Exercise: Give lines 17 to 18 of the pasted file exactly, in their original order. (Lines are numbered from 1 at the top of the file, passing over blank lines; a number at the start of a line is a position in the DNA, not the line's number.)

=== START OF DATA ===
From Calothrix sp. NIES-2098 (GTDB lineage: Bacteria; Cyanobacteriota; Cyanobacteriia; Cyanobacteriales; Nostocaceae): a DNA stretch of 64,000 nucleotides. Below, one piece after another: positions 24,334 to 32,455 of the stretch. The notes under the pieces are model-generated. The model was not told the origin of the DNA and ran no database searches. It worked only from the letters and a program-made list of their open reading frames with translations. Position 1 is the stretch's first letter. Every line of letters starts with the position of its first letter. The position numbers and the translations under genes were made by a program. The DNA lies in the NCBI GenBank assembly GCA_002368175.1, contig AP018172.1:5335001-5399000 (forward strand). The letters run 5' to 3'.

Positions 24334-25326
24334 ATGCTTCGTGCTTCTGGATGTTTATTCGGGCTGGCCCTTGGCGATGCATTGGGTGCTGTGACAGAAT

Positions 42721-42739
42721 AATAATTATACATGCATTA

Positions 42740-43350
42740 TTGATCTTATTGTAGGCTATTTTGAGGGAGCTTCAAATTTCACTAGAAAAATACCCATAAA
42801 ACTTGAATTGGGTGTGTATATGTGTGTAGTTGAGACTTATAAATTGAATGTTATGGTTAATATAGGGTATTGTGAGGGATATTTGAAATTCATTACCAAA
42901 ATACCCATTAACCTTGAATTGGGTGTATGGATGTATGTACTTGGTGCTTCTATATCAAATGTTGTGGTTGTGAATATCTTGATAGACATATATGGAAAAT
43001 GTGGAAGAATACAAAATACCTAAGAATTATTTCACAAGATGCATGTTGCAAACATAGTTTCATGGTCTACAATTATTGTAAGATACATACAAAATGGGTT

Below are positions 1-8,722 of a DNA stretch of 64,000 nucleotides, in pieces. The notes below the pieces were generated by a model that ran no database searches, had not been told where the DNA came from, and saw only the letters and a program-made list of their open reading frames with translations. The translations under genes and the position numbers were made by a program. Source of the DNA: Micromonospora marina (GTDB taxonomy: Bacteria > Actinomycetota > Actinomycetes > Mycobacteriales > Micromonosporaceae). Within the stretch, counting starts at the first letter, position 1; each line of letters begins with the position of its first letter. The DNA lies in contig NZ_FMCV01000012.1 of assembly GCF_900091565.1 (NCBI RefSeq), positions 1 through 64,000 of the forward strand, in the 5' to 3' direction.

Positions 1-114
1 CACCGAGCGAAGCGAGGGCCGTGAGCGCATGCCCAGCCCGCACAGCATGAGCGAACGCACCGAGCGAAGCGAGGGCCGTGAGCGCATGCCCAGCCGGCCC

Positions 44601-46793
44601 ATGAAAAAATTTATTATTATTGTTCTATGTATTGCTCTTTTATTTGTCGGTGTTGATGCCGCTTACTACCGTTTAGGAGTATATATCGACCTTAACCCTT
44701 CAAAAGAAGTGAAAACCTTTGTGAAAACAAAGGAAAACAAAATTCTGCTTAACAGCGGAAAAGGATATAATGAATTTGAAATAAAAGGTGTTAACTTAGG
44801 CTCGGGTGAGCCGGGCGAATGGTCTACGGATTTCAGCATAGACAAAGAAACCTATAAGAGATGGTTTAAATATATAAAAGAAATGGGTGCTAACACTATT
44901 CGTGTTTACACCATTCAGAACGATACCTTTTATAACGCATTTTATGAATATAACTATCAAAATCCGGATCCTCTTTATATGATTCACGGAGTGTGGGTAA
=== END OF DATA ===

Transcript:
44801 CTCGGGTGAGCCGGGCGAATGGTCTACGGATTTCAGCATAGACAAAGAAACCTATAAGAGATGGTTTAAATATATAAAAGAAATGGGTGCTAACACTATT
44901 CGTGTTTACACCATTCAGAACGATACCTTTTATAACGCATTTTATGAATATAACTATCAAAATCCGGATCCTCTTTATATGATTCACGGAGTGTGGGTAA